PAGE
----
Kicker Dan Goodale missed only two field-goal attempts last season, but one was a potential game-winner at the end of regulation before the Broncos lost in overtime at San Diego State. That loss cost them a spot in the Mountain West title game. Punter Sean Wale needs to level his play. Kickoff returner Bryan Douglas and punt returner Williams-Rhodes are weapons.

Final Analysis 

Coming off an 8–5 season — the Broncos’ worst since 1998 — there is hope for a quick turnaround with an experienced roster and a new energy created by the coaching change. The schedule sets up well with Fresno State, San Diego State and = Utah State set to visit Boise, but the Broncos will count largely on the same players who failed to win the Mountain West Mountain Division last year. They need Hedrick and the veteran defenders to make noticeable leaps and that young offensive line to jell quickly — particularly if they hope to impress a national audience in the made-for-TV opener against Ole Miss in Atlanta.




COLLEGE FOOTBALL 2014 PRESEASON TOP 25

#43 Cincinnati Bearcats

NATIONAL FORECAST

#43

American Athletic PREDICTION

#1

HEAD COACH: Tommy Tuberville, 9-4 (1 year) | OFF. COORDINATOR: Eddie Gran | DEF. COORDINATOR: Hank Hughes, Robert Prunty

The 2014 college football season starts on Aug. 27 and continues into mid-January with the first edition of the four-team playoff. Athlon Sports is counting down until kickoff with projections and previews for all 128 FBS teams. Here is our team preview for No. 43 Cincinnati.

Previewing Cincinnati's Offense for 2014:


Gunner Kiel was rated the nation’s No. 1 quarterback prospect while in high school, and the Notre Dame transfer is expected to be the Cincinnati starter this season.

Kiel sat out 2013 as a transfer and has three years of eligibility remaining. Scouts like Kiel’s big arm, precision and mobility. He shows a nice touch on the deep ball but needs to improve while throwing on the run. Kiel will be challenged in camp by junior college transfer Jarred Evans. Former starting quarterback Munchie Legaux returns for a fifth season after tearing knee ligaments in 2013, and anything he contributes would be a bonus.
UC returns its top three rushers in seniors Hosey Williams and Ralph David Abernathy IV and junior Tion Green. Abernathy is too small (5'7", 161) to be an every-down back, so he also worked at slot receiver in the spring.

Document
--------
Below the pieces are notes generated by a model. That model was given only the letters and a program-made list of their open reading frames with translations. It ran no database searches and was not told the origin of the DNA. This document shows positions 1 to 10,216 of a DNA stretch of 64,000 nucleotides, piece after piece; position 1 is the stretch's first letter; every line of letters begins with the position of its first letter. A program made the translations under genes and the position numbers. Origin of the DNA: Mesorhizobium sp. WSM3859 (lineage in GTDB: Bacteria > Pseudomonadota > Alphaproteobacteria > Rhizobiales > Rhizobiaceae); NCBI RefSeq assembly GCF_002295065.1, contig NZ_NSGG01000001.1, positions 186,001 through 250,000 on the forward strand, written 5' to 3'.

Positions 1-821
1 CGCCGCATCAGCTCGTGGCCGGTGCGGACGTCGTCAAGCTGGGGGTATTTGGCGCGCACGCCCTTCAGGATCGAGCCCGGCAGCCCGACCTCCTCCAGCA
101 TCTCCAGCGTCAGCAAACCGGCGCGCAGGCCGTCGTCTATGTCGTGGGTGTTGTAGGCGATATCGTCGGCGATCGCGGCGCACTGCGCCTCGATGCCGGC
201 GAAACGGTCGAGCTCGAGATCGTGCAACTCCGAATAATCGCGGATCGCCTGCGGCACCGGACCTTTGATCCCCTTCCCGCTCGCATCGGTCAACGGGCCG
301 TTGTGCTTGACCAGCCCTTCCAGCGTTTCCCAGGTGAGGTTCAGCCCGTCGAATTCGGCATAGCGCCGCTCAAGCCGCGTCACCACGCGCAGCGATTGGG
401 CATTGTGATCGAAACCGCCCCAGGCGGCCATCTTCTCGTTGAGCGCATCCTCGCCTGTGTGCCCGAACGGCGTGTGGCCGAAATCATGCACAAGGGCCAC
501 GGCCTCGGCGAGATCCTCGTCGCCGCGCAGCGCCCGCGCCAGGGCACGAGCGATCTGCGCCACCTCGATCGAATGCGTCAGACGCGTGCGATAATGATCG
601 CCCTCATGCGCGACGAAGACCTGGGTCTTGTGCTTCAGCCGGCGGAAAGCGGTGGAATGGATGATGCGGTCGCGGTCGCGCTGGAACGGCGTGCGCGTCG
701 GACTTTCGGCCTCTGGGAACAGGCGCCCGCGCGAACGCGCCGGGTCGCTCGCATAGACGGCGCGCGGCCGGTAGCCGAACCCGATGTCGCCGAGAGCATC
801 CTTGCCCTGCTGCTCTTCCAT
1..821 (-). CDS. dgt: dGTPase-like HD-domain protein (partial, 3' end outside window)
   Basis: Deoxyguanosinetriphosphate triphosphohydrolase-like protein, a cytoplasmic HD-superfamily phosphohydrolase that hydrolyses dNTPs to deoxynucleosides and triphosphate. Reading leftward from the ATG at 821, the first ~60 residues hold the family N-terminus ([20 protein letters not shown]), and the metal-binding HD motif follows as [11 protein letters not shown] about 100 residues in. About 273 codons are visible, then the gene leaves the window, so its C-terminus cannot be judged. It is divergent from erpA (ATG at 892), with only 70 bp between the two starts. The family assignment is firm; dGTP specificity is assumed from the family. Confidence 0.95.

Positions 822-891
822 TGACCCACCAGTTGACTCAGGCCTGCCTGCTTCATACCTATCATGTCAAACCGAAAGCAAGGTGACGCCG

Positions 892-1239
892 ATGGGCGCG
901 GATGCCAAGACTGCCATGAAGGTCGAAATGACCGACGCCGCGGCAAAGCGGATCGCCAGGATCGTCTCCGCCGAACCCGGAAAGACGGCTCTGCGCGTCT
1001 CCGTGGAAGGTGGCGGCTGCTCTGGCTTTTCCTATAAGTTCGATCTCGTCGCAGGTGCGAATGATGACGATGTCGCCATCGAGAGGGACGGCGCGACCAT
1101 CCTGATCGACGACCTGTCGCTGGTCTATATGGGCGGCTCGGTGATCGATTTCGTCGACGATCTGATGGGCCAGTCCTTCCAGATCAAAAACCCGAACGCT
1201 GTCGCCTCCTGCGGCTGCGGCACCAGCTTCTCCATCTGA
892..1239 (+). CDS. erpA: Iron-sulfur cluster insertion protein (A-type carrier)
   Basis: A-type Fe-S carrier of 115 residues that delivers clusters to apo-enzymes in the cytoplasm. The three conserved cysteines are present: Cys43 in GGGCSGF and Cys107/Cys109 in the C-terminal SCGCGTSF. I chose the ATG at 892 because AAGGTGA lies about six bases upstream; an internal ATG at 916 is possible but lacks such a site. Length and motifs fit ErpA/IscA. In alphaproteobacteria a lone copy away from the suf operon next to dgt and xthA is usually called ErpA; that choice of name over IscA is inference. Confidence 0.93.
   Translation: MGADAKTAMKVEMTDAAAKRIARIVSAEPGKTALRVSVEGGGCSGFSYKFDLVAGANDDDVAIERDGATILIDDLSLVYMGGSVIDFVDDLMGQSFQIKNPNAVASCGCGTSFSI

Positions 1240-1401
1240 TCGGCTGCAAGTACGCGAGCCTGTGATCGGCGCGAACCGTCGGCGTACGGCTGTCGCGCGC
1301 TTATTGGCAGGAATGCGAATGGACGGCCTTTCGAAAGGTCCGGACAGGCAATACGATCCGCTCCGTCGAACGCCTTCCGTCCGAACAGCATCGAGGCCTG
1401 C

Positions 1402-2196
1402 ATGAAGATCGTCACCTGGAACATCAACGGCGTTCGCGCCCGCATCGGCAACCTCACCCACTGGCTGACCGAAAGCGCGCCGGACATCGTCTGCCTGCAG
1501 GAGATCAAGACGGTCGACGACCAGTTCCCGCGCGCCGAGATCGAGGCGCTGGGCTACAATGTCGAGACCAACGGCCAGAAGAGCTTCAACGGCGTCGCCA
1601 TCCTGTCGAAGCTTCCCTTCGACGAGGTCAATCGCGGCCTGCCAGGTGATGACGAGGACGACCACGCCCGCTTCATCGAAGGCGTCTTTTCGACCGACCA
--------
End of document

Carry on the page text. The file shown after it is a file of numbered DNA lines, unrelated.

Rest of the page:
Shaq Washington, a senior who had a team-high 78 receptions last season, headlines what should be a strong corps of wide receivers. Junior Chris Moore is among several returning wideouts, and highly regarded junior college transfer Casey Gladney enters the mix.

Left tackle Eric Lefeld was a unanimous first-team All-AAC choice last year. Center Deyshawn Bond and Parker Ehinger also are returning starters, with Ehinger moving from right tackle to right guard.

Previewing Cincinnati's Defense for 2014:

The Bearcats finished No. 9 nationally in total defense (315.6 ypg), but head coach Tommy Tuberville did not retain defensive coordinator Art Kaufman. Tuberville wanted to upgrade recruiting and hire coaches with more regional connections, so he tapped former Connecticut coordinator Hank Hughes to run the defense. Hughes will retain the 4-3 front that UC played last year.

Linebackers Nick Temple and Jeff Luc, defensive end Silverberry Mouhon (9.5 sacks), safety Zach Edwards and cornerback Howard Wilder are among key returnees. Mouhon became a real force last year. His brother, true freshman linebacker Kevin Mouhon, is the Bearcats’ highest-rated 2014 recruit.

Linebacker is again a strength, with Northwestern transfer Eric Wilson joining Temple and Luc in the starting lineup. Luc, who began his career at Florida State, shifts inside to middle linebacker.

Gone are defensive tackle Jordan Stepp, linebacker Greg Blair and cornerback Deven Drane, who each earned all-league honors in ’13.

Tuberville favors speed over size, and he says the Bearcats have more speed this year. UC compiled good defensive stats against relatively mild AAC opposition, but the speed issue was a problem in blowout losses to Illinois and North Carolina.

Previewing Cincinnati's Specialists for 2014:

Special teams were a disaster in 2013. Veteran placekicker Tony Miliano slumped to 7-for-17 on field goals after hitting 34-of-47 in his first two seasons. UC ranked No. 121 nationally in net punting (33.0), had a long kickoff return of only 38 yards and a long punt return of only 35 yards. The punt return team allowed a TD in the Belk Bowl. There is a new special teams coach, however, with former grad assistant Marc Nudelberg.

Final Analysis 

Much depends on the development of Kiel at quarterback. Kiel has the physical tools and has been a commanding presence at practice, but the test will be how he handles inevitable on-field adversity. UC started slowly last year (3–2) as the players adjusted to Tuberville and his staff. The coaches are entrenched now, but the lack of quarterback experience is an issue.